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To have healthy bees, we need healthy plants and for this the soil needs to be nutritious. The practice of bio-dynamic agriculture ensures the soil is revitalized. If you are interested and want to know know more about this type of agriculture, check their website: http://www.biodynamics.in

Back in Araku, our partners are slowly filling their hives. What a joy to see the girls learning how to handle the bees without fear. The bees are also extremely active at this time of the year. The buzzing of bees is music to our ears, we’re expecting several colonies to swarm to our specially built hives

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The bee garden is growing and slowly changing. We recently made a Pagoda and introduce one Newton hive and one sun hive. And for the first time in history, a swarm established in the redesigned hive and started making a comb. It is an immense hope to have our sun hive filled with the Asian bees. After so many effort on adapting the Size, make the template, find someone who could do it and which was able to do it in bulk and constantly. We are making it in rice straw and they are not using a plastic bottle to respect the size they can do it only with their hands! Amazing, right?

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March 2013: Bee Aware

10 Apr

BD tof 1bd tofI was recently invited to a Biodynamic training workshop in Bangalore. The workshop which was held at Lifeboat farm in south east end of the city, was attended by around 30 people from across the country. I presented a lecture on the practical aspect of natural Beekeeping.  It was a joy to present for such a receptive and aware audience. All willing to be part of the solution and have fun in the process. Our friend and ally Briony who bought us back the first Sunhive in India (given by the Natural beekeeping trust) was in attendance and explained it’s advantages to one and all.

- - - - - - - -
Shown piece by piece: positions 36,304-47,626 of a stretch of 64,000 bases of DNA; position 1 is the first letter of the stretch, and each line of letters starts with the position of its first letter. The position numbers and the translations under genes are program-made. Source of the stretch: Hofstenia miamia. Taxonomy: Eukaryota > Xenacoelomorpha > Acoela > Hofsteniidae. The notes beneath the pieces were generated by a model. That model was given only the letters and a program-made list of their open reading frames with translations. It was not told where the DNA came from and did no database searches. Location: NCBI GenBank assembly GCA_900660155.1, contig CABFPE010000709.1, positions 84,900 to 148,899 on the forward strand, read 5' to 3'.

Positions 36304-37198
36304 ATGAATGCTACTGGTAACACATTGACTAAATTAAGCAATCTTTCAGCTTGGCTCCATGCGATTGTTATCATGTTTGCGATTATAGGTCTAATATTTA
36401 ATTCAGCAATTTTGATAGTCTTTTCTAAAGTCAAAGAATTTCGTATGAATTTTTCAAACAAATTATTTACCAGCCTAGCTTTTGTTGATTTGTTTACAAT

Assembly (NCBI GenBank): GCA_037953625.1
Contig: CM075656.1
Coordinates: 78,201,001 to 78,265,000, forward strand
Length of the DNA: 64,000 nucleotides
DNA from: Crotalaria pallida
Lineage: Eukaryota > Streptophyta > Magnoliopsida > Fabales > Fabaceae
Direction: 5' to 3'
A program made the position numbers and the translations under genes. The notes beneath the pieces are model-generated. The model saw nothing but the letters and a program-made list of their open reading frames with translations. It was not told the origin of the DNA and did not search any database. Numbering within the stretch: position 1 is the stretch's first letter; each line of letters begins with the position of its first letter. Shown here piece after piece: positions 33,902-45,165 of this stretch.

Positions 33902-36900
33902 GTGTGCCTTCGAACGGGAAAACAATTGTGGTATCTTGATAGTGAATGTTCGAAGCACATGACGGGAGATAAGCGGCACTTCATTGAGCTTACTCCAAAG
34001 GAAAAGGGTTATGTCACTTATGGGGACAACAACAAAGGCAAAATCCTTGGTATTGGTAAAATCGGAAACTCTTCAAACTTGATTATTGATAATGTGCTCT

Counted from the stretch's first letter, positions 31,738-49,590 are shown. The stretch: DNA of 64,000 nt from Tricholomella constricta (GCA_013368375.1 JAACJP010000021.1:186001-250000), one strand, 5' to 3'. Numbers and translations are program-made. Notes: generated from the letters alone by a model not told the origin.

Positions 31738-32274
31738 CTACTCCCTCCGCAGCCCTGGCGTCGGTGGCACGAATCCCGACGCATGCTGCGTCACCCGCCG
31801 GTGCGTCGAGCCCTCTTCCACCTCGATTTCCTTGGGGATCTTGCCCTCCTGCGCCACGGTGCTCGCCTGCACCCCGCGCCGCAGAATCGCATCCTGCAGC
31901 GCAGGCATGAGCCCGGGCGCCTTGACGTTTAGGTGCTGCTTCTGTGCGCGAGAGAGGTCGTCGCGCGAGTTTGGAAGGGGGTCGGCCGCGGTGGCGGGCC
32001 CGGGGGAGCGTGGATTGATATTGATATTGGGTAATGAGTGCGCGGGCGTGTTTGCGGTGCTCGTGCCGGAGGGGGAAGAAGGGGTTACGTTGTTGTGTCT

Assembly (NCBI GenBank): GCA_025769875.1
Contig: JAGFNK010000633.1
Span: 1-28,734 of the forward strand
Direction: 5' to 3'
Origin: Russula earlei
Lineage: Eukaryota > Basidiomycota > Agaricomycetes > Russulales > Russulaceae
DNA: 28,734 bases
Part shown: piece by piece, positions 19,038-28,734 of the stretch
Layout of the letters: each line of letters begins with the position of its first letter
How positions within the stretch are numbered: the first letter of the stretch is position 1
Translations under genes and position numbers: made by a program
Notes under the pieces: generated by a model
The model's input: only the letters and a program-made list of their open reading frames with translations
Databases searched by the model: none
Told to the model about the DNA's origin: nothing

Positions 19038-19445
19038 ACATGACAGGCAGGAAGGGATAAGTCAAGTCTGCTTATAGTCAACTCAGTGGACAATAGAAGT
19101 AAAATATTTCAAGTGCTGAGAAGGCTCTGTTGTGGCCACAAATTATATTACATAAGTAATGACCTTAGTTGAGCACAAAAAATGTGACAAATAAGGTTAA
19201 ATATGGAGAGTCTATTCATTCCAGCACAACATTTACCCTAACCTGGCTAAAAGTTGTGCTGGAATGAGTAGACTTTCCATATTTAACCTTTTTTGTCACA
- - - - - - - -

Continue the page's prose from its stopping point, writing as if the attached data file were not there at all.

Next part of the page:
camphill.tiffOn the third day Briony and myself were invited to a place called Friends of Camphill, a community where  people with disabilities can learn to live with their limitations. We spoke briefly about bees to a very eager and interested group. It was a memorable experience for them and for us.
Our objective was spread as much awareness about the  challenges bees and the beekeeping community faces today. I think this was goal was more than achieved, the interest we had garnered for beekeeping was evidently clear.

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Back to the valley now, where new beekeepers (about 30) have begun building shelters for their future bees. As you can see, we tried to replicate the same style across shelters using bamboo and straw. This time we made individual shelters.

 

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The roof has been made in this shape to keep the water from stagnating. In our previous shelters the roof was flat and we faced minor issues during monsoons. In this way we  wont have the problem of water stagnating. Newton hives are being built locally and soon will be distributed to them.

burned shelterAt present conditions aren’t particularly conducive for the bees. It is extremely hot and really dry to boot. We are encouraging our beekeepers to assure that the bees have a source of water near by. When I say hot I’m not kidding, recently, one of our shelters started burning but fortunately the bees were well protected in their shelter and were not harmed at all! Thank god for that.